An epic rebirth to Toho's iconic Godzilla, this pits the world's most famous monster against malevolent creatures who, bolstered by humanity's scientific arrogance, threaten our very existence.
Godzilla. Again. He (or sometimes she)(or sometimes, conveniently, both) has had a career that’s only been surpassed by Mickey Rooney. God rest his soul. We’ve known the story for 60 years, decades that have seen him battle Mothra, Megalon, smog monsters, Bambi, and Matthew Broderick. We’ve also seen the same story told with The Day After Tomorrow, WALL-E, and Attacking Crab Monsters. The story is this: Man, in his naiveté and hubris, fucks things up and all Neolithic hell breaks loose. It’s, of course—and most urgently during at the time of its initial Japanese incarnation—a metaphor for our fatalistic anxieties, which have ebbed and flowed through the decades and the films, from the commies to flower power to global warming. In 2014, as before, it’s nuclearism: our greed (this time, a time of conglomeratisation and depletion), our militarism (as in the original), and/or our arrogance wakes up a really big lizard, and some other things, and welcome to a new food chain.
Gareth Edwards’ last feature, Monsters (his first), was made for $800,000. Godzilla, his second, was made for $160 million. That’s a 20,000% increase in budget in the span of just one film. ‘As a general rule,’ Francois Truffaut said, ‘the more expensive a film is, the more chances it has to be stupid.’ So is Godzilla stupider? No. Bigger? Yes. It’s a year’s worth of disaster films packed into one summer sausage. Tidal waves, earthquakes, the destruction of not one, not two, but three iconic cities, and dialogue as nuanced as a traffic sign. Monsters was a genre film, but it was something more than that, something that you can’t do with $160 million but can do with 20,000% less than that. The special effects in low budget films, of course (since you can’t rent a suite at Skywalker Ranch and plug holes with money), are acting, and a solid script. And Monsters had that in abundance. In Godzilla, the actors have to say lines like ‘God help us all!’ and ‘I deserve answers!’ and ‘But he is your family’ (lines, incidentally, that cost way more than the whole Monsters film did, having, overall, five highly paid writers working on it, including Frank Darabont).
The very fine line-up of actors do what they can: staring in grief, staring in awe, staring stunned, staring in horror, at nothing, just marks on a green screen or a point behind the cameraman’s head. But Edwards wears his heart on his sleeve, and the film is gravid with homages and references to the canon of horror and disaster films: a hint of Kubrick, a nod to Ridley Scott, several visitations to Spielberg’s back catalogue, a Hitchcock Bodega Bay moment, and, honorably, the inclusion of some atavistic ‘50s horror goo. There’s even some teasing slow-reveal worthy of Marlene Dietrich, and geekish giggles when Dr. Ichiro Serizawa (Ken Watanabe) turns toward the camera—a dramatic lull in Alexandre Desplat’s fine score—and says, ‘Gorzheera!’ in the Japanese way. It’s almost, but not quite, an anti-art-film art film (like what Tarantino does with the palette of exploitation films). There are moments of poetry and optical ballet, images of the stunning calm beauty of destruction: a train in flames emerging from slowly roiling mists; a parachutist floating through the annihilation before the next thundering swish of a tail.
There is no driving force of consequence of action in Godzilla, something that works thematically but not so much narratively. Nothing anyone does has any real effect on anything. It’s not Us vs. Them, it’s Them vs. Them and we’re not really involved (except, of course, it’s our architecture they’re ruining). People are ultimately beside the point. Like sand fleas, say, during a battle of rutting rhinos. Even Bryan Cranston. Yes, we wake them up—that is our fault—but after that, they pretty much ignore us. We piss them off a bit now and then, but the fight isn’t ours, and they don’t care. The climactic pluck of ingenuity from some soldier or scientist that saves the day doesn’t even save the day. When the uber-American Ford Brody (Aaron Taylor-Johnson) is willing to sacrifice himself for good of all humanity by lighting off an atomic bomb, well, things are already taken care of before that’s even necessary. Why bother? Even Godzilla seems to find it all a bit exhausting; apparently narcoleptic, whenever he uses his super-atomic fire-breath powers, he just sort of falls asleep where he’s walking. I guess it would take it out of you.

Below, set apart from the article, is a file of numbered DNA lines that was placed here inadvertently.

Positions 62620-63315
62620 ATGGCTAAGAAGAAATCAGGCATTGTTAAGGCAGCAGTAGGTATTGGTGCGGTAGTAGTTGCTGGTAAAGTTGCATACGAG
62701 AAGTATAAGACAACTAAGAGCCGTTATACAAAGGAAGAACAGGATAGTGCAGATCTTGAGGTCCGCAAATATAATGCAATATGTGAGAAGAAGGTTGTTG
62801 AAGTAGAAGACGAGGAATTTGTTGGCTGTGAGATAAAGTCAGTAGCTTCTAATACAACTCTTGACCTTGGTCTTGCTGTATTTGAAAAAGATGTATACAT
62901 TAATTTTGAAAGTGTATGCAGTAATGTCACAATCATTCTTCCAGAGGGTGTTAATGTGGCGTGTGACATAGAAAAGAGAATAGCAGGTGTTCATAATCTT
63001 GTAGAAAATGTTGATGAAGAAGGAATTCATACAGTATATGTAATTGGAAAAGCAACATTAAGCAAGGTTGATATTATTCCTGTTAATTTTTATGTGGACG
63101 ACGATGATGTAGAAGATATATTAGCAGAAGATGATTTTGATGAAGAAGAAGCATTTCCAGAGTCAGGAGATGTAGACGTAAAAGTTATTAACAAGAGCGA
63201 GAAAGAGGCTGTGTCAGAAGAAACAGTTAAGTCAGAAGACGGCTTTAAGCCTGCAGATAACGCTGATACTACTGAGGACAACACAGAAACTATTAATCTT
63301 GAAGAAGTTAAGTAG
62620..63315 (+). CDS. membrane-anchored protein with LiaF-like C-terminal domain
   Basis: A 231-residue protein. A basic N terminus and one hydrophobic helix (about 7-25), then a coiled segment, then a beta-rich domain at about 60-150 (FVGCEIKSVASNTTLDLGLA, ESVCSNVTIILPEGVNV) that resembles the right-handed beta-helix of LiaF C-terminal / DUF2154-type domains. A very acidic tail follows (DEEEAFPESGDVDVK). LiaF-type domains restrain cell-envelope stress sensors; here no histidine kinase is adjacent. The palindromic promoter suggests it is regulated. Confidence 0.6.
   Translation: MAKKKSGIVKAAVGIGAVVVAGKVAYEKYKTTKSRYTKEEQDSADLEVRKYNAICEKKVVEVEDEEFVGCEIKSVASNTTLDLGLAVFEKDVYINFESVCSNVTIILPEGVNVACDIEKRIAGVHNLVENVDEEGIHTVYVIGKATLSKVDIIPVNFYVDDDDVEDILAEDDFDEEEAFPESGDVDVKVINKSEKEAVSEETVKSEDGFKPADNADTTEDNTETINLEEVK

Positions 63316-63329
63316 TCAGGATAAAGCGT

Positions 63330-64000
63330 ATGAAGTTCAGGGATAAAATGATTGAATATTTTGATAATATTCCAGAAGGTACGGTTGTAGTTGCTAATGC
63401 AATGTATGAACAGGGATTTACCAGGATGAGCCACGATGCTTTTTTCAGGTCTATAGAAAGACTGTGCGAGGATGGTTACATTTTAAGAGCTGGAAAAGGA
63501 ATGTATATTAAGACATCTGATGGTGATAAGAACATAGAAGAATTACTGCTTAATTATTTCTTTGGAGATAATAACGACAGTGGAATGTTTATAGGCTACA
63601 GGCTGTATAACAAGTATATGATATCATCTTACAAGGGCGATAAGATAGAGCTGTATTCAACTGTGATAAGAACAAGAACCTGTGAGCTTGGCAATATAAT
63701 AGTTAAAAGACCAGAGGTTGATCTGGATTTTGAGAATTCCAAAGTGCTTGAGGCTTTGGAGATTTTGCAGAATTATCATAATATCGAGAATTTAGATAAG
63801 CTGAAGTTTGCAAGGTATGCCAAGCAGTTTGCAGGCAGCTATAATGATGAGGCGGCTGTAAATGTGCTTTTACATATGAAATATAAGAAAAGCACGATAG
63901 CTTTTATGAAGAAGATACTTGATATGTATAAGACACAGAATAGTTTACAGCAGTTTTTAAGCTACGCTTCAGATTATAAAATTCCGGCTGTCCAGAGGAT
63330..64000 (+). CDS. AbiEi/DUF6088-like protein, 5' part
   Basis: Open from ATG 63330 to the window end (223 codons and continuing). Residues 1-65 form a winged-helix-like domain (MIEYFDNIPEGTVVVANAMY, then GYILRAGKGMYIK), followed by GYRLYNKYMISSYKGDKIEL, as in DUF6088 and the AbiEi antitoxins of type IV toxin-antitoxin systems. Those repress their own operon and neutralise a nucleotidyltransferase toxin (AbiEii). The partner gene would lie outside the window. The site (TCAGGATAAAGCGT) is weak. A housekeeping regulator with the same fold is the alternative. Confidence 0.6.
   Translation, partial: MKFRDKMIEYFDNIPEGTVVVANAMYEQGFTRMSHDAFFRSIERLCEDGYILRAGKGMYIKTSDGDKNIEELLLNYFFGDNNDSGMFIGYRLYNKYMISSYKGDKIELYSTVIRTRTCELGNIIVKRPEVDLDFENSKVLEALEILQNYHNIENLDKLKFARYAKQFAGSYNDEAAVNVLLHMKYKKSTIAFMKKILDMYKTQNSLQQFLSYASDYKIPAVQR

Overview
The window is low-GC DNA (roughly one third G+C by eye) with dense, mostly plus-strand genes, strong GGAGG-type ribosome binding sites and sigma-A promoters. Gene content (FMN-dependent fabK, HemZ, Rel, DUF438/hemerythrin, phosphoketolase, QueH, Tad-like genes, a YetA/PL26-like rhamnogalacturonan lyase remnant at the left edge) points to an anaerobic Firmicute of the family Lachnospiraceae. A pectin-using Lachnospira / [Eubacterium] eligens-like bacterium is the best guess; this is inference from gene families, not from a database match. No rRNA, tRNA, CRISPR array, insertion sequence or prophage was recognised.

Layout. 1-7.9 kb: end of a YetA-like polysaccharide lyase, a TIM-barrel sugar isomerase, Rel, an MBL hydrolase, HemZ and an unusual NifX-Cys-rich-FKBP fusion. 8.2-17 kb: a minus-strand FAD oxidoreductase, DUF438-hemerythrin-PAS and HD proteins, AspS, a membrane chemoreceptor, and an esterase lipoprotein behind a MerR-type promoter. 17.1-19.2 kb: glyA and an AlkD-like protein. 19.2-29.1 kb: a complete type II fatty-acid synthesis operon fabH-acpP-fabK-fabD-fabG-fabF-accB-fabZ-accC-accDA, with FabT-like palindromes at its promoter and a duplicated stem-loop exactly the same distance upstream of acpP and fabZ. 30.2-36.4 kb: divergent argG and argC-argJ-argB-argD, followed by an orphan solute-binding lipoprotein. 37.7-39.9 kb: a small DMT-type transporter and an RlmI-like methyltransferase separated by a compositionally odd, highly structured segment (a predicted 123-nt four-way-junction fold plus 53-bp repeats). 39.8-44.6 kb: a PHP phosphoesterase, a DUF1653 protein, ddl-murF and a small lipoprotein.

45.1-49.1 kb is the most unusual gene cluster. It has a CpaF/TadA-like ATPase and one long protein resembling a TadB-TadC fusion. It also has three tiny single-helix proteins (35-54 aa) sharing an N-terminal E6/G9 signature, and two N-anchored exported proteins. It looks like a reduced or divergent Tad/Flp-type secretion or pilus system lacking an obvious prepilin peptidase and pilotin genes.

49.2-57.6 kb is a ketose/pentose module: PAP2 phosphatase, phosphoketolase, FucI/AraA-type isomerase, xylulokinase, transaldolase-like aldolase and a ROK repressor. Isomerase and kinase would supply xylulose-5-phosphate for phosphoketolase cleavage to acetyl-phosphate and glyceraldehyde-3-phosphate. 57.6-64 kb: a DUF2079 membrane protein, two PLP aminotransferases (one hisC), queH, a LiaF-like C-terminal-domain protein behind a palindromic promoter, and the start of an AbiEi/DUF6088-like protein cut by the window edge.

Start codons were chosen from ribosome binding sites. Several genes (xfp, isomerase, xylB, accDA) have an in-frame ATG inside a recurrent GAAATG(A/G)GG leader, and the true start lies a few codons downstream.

Perhaps Godzilla is just too big. He’s too big for us to fight (if we wanted to; he’s not so bad) and certainly he’s too big to share the screen with a person; there’s a lot of shots of actors and feet. The only time we really see him is when he’s fighting with someone his own size, the MUTA, a combo of insect and stealth bomber, that, we’re told, is the reason he woke up in the first place. But is it the prey? Then why doesn’t Godzilla, I don’t know, eat it instead of getting into a San Francisco Smack-Down? Especially since he travelled across the Pacific Ocean and over several coastal states to hunt it? It’s like a grudge match—but what’s the grudge? He’s got, I assume, a reptile brain, and these are newly hatched bugs, so he hasn’t met them before. And why, even to the US military’s thinking, use nukes on creatures that eat radiation? And what happened to David Strathairn? Where’d he go? And where’d Sally Hawkins disappear to? They don’t even say goodbye. And, sorry, who is eating all the radiation? Is it just the locusts with heads like the front end of a 1969 Dodge Charger, or does Godzilla eat it too? But I suppose expecting logic from a summer blockbuster is like looking for character development in porn.